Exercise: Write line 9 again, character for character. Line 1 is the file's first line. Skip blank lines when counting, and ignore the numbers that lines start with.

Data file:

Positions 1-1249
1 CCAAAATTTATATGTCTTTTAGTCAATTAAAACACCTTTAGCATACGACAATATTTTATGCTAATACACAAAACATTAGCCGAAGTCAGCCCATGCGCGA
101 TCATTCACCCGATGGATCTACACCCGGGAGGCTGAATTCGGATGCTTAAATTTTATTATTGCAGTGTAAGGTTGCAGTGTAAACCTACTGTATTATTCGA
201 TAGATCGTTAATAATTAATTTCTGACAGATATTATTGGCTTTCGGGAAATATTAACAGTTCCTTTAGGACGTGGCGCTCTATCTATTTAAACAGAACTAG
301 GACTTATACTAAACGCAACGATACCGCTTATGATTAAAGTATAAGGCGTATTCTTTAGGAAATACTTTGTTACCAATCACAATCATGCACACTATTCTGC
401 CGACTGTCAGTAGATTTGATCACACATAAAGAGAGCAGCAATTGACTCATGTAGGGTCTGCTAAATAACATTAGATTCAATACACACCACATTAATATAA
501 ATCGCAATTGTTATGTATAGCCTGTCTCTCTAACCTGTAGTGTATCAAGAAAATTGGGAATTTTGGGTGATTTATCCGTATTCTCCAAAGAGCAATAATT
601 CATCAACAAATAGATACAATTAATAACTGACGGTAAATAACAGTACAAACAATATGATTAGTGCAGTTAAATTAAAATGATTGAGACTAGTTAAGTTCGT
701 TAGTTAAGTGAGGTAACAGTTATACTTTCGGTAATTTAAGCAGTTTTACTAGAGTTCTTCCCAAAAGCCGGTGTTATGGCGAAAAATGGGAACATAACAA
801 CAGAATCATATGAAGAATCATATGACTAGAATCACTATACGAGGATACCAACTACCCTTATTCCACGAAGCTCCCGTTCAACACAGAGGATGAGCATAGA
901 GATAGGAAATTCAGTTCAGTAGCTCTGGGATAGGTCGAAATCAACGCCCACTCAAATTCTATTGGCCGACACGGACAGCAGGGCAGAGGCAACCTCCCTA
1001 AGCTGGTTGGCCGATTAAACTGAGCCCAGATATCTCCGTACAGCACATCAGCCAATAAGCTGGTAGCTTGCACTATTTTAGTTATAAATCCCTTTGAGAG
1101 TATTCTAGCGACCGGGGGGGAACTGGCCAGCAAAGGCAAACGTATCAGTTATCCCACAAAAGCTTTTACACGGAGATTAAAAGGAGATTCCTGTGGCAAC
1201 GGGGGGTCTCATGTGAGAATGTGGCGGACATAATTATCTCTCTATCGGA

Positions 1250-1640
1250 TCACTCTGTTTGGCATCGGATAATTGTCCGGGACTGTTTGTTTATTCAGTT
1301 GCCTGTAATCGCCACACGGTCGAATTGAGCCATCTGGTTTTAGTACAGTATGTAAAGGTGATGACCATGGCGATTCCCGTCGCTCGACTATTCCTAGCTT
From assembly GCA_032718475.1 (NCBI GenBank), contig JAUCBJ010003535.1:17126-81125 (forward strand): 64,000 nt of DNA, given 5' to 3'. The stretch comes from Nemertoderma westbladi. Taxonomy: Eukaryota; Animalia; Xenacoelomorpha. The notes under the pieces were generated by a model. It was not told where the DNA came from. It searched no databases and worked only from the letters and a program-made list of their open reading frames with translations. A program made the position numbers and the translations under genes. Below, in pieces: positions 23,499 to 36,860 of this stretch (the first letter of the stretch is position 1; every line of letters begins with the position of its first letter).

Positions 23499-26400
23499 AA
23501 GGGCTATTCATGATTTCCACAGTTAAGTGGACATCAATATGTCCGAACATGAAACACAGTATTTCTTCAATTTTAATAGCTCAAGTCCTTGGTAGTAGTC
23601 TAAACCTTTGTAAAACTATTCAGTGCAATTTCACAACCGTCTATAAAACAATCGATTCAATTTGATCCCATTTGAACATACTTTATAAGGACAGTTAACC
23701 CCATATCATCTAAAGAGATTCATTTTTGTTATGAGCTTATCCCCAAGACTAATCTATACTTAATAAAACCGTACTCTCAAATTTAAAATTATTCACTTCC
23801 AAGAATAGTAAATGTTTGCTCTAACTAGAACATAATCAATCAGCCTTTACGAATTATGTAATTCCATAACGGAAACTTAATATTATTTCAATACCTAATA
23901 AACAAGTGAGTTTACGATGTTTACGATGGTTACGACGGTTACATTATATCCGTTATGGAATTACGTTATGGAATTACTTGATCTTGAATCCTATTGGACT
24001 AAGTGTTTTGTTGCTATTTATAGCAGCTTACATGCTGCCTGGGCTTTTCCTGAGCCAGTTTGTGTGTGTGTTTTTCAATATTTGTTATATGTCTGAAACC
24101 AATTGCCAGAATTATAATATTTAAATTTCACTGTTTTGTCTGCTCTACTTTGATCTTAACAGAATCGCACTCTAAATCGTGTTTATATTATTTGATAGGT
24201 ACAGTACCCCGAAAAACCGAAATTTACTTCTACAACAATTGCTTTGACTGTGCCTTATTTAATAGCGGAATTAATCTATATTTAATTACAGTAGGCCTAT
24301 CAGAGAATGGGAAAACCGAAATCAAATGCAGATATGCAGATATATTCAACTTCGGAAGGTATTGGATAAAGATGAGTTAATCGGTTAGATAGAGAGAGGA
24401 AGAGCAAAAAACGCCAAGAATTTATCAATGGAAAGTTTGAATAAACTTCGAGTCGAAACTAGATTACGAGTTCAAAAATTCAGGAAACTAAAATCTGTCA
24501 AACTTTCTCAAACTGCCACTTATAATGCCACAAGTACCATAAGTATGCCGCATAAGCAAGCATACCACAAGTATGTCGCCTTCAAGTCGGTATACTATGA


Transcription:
701 TAGTTAAGTGAGGTAACAGTTATACTTTCGGTAATTTAAGCAGTTTTACTAGAGTTCTTCCCAAAAGCCGGTGTTATGGCGAAAAATGGGAACATAACAA